When choosing the correct power resistor for a specialist application it is important to go further than a simple review of datasheet parameters. If a resistor is to perform to specification over the long term, there is more to consider than resistance value, tolerance and voltage. Power resistor stability over time should be a key concern.
Resistor Performance Tradeoffs
A perfect resistor will maintain its resistance value over its service life regardless of any external stresses applied. Unfortunately, the perfect resistor does not exist, which means there must be some level of compromise.
Performance characteristics are often closely linked. Changing one parameter can have a detrimental effect on another.
For example, if the system board area is a concern reducing the size of the resistor could be a solution. But this can compromise heat dissipation, resistor functionality and long term reliable performance. Choosing a specialist resistor substrate material may maximise heat dissipation but only at an increased cost.
Power Resistor Stability Over Time
When choosing a power resistor it is important to consider factors that can affect the stability of the resistance value over time. These include thermal, electrical and mechanical stresses.
The Ideal resistor operating temperature is below 70C. Heat must be dissipated or the resistor performance could be degraded. In extreme cases, the power resistor component may fail.
The heat generated by a resistor can impact other sensitive components nearby. Above 150C there is an issue with solder temperatures and crystallisation.
It is important to understand the real operating temperature. Directions of airflow and the proximity of heat-generating components can all have an impact.
The relationship between substrate material power rating and heat dissipation may be clear. What is less obvious is the relationship between choice of substrate and resistor tolerance, temperature coefficient of resistance and drift.
Temperature Coefficient of Resistance (TCR) defines the resistive elements sensitivity to temperature change. TCR is determined by the materials used and, to a lesser extent, by the design.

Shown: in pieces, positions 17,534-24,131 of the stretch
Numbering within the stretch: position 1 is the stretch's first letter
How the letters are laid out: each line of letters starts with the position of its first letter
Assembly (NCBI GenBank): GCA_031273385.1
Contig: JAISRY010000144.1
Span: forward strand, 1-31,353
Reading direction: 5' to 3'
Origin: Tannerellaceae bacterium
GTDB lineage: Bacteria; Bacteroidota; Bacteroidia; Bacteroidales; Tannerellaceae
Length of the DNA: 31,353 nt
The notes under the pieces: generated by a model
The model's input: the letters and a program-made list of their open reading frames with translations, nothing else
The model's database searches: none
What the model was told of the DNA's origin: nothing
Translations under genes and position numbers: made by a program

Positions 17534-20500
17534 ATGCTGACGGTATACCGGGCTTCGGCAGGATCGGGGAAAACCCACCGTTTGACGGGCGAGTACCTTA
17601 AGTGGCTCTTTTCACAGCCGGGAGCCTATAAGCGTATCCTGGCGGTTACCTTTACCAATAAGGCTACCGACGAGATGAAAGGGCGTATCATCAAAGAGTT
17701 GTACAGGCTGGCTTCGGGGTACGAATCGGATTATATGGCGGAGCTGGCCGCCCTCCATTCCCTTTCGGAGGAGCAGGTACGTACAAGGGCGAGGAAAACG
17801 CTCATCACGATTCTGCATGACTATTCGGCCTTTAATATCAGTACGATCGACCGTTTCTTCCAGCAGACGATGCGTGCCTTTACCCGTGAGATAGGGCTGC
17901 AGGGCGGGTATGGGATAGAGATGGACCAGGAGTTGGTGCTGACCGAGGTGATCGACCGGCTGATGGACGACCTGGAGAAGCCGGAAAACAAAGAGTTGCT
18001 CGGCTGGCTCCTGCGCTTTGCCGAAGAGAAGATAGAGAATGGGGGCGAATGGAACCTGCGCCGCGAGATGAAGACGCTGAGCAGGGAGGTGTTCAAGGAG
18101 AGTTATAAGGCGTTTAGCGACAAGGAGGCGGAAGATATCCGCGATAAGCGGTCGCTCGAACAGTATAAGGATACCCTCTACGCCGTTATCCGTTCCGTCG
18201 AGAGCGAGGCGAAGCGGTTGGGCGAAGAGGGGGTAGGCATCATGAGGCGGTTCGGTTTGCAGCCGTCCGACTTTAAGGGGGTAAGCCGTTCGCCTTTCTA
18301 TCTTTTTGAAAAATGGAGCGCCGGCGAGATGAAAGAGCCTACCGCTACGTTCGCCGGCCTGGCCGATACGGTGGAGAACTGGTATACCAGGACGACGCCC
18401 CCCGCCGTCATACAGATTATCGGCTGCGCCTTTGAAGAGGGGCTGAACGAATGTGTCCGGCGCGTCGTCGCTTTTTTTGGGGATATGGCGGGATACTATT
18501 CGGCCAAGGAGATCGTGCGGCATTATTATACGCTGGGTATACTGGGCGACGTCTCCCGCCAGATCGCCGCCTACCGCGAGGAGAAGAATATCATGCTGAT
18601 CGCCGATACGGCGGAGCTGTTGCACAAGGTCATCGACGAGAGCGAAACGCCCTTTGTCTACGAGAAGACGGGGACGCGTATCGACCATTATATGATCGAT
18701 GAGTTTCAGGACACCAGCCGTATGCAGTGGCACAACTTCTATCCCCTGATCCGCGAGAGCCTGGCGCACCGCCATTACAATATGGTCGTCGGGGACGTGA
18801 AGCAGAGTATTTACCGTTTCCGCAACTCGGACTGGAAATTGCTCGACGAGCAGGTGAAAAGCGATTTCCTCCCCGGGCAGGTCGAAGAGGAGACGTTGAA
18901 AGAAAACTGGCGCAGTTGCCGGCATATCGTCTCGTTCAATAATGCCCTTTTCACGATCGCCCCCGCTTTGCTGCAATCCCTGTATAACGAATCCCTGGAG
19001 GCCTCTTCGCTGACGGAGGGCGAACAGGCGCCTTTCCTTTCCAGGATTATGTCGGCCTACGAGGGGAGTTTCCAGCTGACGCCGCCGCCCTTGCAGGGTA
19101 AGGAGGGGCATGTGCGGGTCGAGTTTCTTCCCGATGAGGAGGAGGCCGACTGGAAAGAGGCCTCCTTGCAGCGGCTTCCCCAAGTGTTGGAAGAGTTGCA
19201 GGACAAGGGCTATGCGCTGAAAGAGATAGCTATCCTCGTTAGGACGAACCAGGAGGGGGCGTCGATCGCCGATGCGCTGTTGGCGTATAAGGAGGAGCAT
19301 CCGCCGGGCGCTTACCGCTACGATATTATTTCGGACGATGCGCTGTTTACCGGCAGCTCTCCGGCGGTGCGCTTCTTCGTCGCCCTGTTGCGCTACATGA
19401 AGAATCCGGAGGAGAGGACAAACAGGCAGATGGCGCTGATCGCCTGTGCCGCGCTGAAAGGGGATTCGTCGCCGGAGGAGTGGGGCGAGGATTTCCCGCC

One of the main reasons power resistors fail is the application of a single (or repetitive) surge or pulse condition. If the shape, duration and amplitude of the pulse are quantified and fed into the design process at an early stage its impact can be minimised. Survivability can be improved by selecting an appropriate substrate and optimising the thick film firing process.
It is important to consider what may damage the resistor while in service. Inappropriate handling can damage the substrate material and/or the interface with the system board. Vibration or shock can damage the resistor substrate and resistive elements.
Mechanical stresses can cause permanent changes in resistance value. The level of change is directly related to the stress level, with extreme stress causing complete failure. Minor stresses may cause negligible changes in resistance value, but their impact can be cumulative over time.
Thick film power resistor stability is related to the choice of resistance film and the thick film power resistor manufacturing process. After manufacturing film resistance is determined by point to point contact of spheres of metal oxides within the resistor film. The contact may be disrupted (and the resistance changed) by a combination of the stresses outlined above.
Other resistor technologies such as Wirewound may be more robust (and therefore stable) than thick film, but they have disadvantages including size and inductance. There are many issues to consider when choosing a power resistor. If in any doubt, it can be best to consult a specialist resistor manufacturer.